In another embodiment, illustrated in FIG. 3B, acylinder 66 has an inclined planar surface cut out on one side and oriented obliquely with respect to the axis of the cylinder 66. As a result of the oblique orientation, light from circular light source 67 which impinges on inclined planar surface 65 will be reflected to'the photodetectors 6 1,; any light incident on cylindrical sur face 69 will be reflected directly back' in the' direction of the circular lightsourceuCircular light source 67 is provided with a shield 60 so-that light whichis incident on either inclined surface 65 or cylindrical surface 69 will come only from a circular strip. source and no spurious light will be received by photodetectors 61. The light reflected from inclined surface 65 will describe a rotating 180 arc. Thus, as with the self commutation of FIG. 3A, each photodetector receives reflected light half the time and receives no light half the time. The interconnection with the square wave generation circuitry is the same as described above.

An additional embodiment for the self commutation means is shown in FIGS. and 6. A cylindrical reflector means 74 is attached axially to the end of the rotor. Three reflective strips 70, 71 and 72 are applied to the surface of reflector means 74 and are displaced in the axial direction from each other. Each strip describes a 180 arc on the surface of the cylinder and covers onehalf of the cylinder circumference as shown in the expanded view of FIG. 5. For each reflective strip there is an associated pair of light sources 75 and photodetectors 76 positioned in registration so that light to the respective light source 75 will be reflected from the respective photodetector 76. Thus, since area 73 is nonreflective, each photodetector will be in the ON mode half the time as with the other commutators described above. If the strips are displaced with angular symmetry about cylindrical reflector means 74 and the paired light sources and photoreceptors are at the same angular position the three switching signals will have ON/- OFF variations which indicate the passage ofa reference rotor radius past six equiangularly spaced reference points about the rotor. The same switching signals can also be produced by various combinations of strip angular position and light source/photoreceptor location.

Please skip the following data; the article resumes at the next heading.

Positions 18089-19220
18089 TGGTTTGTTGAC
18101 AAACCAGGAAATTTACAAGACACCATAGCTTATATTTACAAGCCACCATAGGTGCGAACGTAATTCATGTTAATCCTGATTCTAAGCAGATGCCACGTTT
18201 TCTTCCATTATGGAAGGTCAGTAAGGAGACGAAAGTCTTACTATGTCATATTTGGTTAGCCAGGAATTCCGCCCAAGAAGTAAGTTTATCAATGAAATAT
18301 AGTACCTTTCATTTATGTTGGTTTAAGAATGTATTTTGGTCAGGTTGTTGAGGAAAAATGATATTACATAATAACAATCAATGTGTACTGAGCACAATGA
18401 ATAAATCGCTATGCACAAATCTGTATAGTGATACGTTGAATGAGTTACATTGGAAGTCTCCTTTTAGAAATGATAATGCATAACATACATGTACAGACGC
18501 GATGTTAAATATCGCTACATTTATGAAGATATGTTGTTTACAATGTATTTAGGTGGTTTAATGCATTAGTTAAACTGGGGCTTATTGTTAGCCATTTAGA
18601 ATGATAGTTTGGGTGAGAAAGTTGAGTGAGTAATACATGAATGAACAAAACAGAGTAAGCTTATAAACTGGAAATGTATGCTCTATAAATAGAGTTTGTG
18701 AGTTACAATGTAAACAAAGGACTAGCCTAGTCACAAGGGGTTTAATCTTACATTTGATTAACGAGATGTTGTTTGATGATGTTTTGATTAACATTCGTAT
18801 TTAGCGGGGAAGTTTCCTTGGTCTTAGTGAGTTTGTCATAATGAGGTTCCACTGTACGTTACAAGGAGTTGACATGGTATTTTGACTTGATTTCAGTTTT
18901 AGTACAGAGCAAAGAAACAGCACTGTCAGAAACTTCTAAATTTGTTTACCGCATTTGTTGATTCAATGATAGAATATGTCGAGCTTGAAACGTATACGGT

In addition to the typical advantages of the brushless motors set out in the background discussion above, it has been found that the three phase brushless DC motor of the present invention eliminates a significant portion of the ripple torque which is associated with the odd harmonics which necessarily are present when a switching type of square wave e.m.f. is employed. Specifically, the voltage and current sensed by any winding at any point in time will be a composite square wave produced by two of the three phases of FIG. 4. A Fourier analysis of this composite square wave, indicates that the fundamental sine wave equivalent is present, all even harmonics are absent and the only odd harmonics present are the fifth, seventh, and other lesser orders; the third harmonic cancels. The absence of this third harmonic significantly reduces ripple torque and heating. The fifth harmonic causes negligible ripple torque and heating and lesser orders have not visible effect. For precision video applications the absence of signficiant ripple torque obviates the necessityof complex filtering schemes to produce smooth operation. Furthermore, there is less generation of heat so cooling is not necessary.